Audio and video streams must be digitized prior to transmission over IP networks and the digitized information is often compressed in order to conserve network bandwidth and reduce transmission time. Technology commonly referred to as audio or video “players” are installed as software on the client computers and appliances. These players are responsible for decompression and decoding the media streams and for managing the playout of the media using a combination of display devices and audio devices such as video screens, televisions, speakers and headphones. Players may be incorporated (commonly known as a “plug-in”) within browsers or function as specialized browsers interacting directly with servers. Thus, when a browser or player requests an audio or video stream from a server, the server transmits the stream and the browser/player operating within the client device decodes and displays and/or plays the audible media stream.

SUMMARY OF THE INVENTION

The present invention provides Internet browsing by proxy whereby the user interface of one device, such as a personal computer (PC) with a Web browser, causes servers to interact with As alternate client devices linked to the Internet or similar network that may be remotely located from the PC. A user may activate a Proxy Browser on a PC, select one or more files, media streams, etc. from a Web server, and download files directly from the servers to alternate client appliances or computers. The client appliances in the present invention may or may not have their own Web browsers.

Practical examples of Proxy Browser uses include cooking, entertainment, and Internet utility applications. The user of a Proxy Browser may locate and download or stream by proxy a digital music file stored on a Web server to play on a series of digital speakers that are linked to the Internet. The user of a Proxy Browser may select a file to download that contains a cooking recipe with embedded commands to configure networked appliances to the correct cooking modes. Digital video players and children's toys or games comprise further examples of client devices capable of receiving files by proxy to play or control the client appliance.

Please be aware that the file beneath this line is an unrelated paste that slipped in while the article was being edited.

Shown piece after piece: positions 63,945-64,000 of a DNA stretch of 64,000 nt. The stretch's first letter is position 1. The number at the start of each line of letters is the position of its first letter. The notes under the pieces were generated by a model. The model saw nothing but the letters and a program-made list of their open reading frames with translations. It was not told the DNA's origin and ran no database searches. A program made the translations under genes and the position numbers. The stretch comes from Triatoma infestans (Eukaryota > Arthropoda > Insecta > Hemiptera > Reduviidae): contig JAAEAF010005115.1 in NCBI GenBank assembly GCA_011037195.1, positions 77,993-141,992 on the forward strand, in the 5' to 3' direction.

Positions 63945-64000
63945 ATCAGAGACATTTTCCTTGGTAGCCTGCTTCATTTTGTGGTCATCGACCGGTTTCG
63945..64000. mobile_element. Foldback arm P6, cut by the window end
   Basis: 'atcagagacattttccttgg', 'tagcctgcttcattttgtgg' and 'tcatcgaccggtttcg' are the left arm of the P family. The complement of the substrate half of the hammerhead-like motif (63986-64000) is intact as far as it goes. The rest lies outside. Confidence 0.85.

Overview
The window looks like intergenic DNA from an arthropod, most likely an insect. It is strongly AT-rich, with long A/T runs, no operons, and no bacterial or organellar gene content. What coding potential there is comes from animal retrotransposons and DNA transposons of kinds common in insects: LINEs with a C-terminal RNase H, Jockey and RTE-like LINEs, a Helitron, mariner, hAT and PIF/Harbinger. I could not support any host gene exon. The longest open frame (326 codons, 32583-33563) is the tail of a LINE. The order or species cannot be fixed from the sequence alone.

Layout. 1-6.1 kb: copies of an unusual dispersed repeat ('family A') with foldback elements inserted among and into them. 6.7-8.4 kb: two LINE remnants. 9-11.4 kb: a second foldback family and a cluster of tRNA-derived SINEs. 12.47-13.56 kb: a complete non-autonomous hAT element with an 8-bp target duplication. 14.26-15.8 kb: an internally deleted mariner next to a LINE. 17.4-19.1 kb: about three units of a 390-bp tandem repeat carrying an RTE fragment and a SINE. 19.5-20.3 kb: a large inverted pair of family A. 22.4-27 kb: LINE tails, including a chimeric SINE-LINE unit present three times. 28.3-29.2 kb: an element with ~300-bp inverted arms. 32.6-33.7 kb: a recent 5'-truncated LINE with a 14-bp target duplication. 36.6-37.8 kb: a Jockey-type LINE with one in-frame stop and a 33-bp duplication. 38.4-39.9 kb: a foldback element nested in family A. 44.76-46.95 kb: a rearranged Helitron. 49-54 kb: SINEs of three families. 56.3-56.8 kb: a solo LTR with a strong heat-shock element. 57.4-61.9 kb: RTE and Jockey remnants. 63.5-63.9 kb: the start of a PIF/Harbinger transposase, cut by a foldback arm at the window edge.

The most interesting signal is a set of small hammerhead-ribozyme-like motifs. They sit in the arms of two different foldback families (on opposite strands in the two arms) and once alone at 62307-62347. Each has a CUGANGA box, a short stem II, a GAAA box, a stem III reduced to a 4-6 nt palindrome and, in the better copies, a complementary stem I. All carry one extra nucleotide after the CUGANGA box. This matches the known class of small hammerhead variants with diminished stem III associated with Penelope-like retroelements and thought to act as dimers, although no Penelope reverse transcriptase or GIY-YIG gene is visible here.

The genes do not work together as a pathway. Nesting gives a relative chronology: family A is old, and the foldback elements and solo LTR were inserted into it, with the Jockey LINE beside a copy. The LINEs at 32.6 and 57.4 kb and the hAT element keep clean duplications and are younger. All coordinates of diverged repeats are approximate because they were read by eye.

The Proxy Browser may exist on a user's personal computer or workstation with configuration files located local or remote from the program. Commercially available Web browsers such as Microsoft Explorer or Netscape Navigator have the ability to accept plug-in programs that integrate normally separate programs to launch within the browsers when needed. The Proxy Browser may launch as a plug-in program to a browser or player, exist separately but used with a browser or player, or exist as its own separate program.

BRIEF DESCRIPTION OF THE DRAWINGS

For a better understanding of the nature of the present invention, reference is had to the following figures and detailed description, wherein like elements are accorded like reference numerals, and wherein: